Drab olive cigarette packs bearing a
prominent quit-smoking helpline number, introduced more than a year ago in
Australia, had a sizeable and sustained effect on interest in quitting,
Just one of many controls imposed on
cigarette marketing and sales over the past decade in that country, the plain
packaging was linked to a 78% spike in calls to territorial quit lines within a
month of its introduction.
"The results suggest the legislation
does have a positive early impact (on smokers) and so other countries could
feel more confident in introducing similar legislation," said Jane Young,
a cancer epidemiologist at the Sydney School of Public Health, who led the
The plain packages, implemented in October
2012, mean that every brand's cigarettes look nearly identical, with the brand
name relegated to a small, standardised font.
images were present on the labels in the past
In March 2006, cigarette packaging with
graphic health warnings including photos of cancer-riddled lungs and gangrenous
limbs was introduced in Australia. "(The labels) inform consumers about
what might happen to them when they use the product," said Joanna Cohen,
director of the Institute for Global Tobacco Control at the Johns Hopkins Bloomberg
School of Public Health in Baltimore, Maryland.
"The plain and standardised packaging
is meant to reduce the appeal of the package and show the warning. Hopefully
current smokers will quit because they are more aware of the health impacts,
and fewer people will start," said Cohen, who was not involved in the new
Read: Cigarette warnings help smokers quit
A standard box
Young's team wanted to isolate the impact
of just the switch to plain packaging on interest in quitting.
They looked at the number of calls in New
South Wales and the Australian Capital Territory to the national quitline
before and after introduction of the plain packages.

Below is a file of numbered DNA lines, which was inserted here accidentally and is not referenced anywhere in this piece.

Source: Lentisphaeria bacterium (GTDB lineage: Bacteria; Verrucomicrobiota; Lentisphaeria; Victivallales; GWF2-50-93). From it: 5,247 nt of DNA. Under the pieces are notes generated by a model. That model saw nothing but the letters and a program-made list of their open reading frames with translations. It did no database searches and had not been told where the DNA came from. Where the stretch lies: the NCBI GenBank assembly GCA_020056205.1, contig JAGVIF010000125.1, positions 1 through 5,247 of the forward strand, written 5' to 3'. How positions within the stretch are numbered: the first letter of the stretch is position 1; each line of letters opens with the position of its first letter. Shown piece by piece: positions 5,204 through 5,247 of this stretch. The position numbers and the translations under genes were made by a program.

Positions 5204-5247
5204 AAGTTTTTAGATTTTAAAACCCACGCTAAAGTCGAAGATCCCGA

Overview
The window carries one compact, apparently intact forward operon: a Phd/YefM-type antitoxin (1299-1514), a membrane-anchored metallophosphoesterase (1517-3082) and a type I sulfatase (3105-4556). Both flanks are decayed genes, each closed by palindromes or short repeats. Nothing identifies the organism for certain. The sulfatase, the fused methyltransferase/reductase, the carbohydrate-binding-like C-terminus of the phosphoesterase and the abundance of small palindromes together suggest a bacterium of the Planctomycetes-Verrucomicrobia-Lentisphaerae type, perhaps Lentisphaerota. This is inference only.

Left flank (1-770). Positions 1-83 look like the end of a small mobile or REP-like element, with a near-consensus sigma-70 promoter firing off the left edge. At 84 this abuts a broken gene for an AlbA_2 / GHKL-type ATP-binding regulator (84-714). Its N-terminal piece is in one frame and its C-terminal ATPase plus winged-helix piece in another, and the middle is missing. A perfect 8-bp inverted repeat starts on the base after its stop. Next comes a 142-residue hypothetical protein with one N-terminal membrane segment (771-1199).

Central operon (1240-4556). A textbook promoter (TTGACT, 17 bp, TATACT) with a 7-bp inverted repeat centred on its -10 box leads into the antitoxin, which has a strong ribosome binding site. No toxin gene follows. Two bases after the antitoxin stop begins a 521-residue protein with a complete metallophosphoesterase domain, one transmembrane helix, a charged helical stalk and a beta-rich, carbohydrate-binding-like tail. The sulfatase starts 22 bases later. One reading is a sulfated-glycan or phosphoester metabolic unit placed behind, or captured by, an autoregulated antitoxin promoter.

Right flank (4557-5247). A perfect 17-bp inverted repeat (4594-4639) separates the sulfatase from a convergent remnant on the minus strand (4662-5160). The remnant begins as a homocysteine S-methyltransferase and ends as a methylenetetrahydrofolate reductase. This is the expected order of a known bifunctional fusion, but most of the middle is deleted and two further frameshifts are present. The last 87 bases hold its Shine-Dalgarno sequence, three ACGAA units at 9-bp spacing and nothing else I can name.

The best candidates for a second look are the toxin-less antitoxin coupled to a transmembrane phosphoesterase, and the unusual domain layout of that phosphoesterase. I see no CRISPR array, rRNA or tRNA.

Calls jumped from 363 a week before the packaging
change to a peak of 651 calls a week four weeks after the new packages were
introduced, Young and her colleagues report in the Medical Journal of
The study also compared those results to
the number of calls received by the quitline after Australia's addition of
graphic warning labels. That change was linked with a jump from 910 calls a
week to a peak of 1 653 calls 12 weeks afterwards, representing an 84%
of the study
The effect of the graphic warnings only
lasted an estimated 20 weeks, however, whereas the researchers estimate the
effect of plain packaging to have endured 43 weeks.
They also adjusted their results for other
potential influences on interest in quitting smoking, such as cigarette
pricing, limits on smoking in public and on the display of cigarettes at points
of sale, as well as the New Year's resolution effect.
Between 2006 and 2011, Young's team notes,
smoking rates in New South Wales had already dropped from 17.7% of residents to
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Others may follow
Australia is the only country that has
implemented the plain packaging thus far, but public health experts say others
likely will – and should – adopt the policy. "Anything that we can do to
better communicate that the product is deadly is a good thing," Cohen
Britain announced late last year that plain
tobacco packaging was under review, with the option of mandating the packaging
change if evidence showed it would cut down on smoking. The European Union has
also moved to institute graphic health warnings on cigarettes and measures to
ban menthol-flavoured cigarettes.
Changing cigarette packaging can take
years, often because it means squaring off in a legal battle with cigarette
companies. "Many countries are in line to follow with the plain and
standardized packaging once the legal issues get resolved," Cohen said.
Graphic warnings on cigarette packs help smokers quit
Plain cigarette packets for Australia
Australia: new cigarette pack rules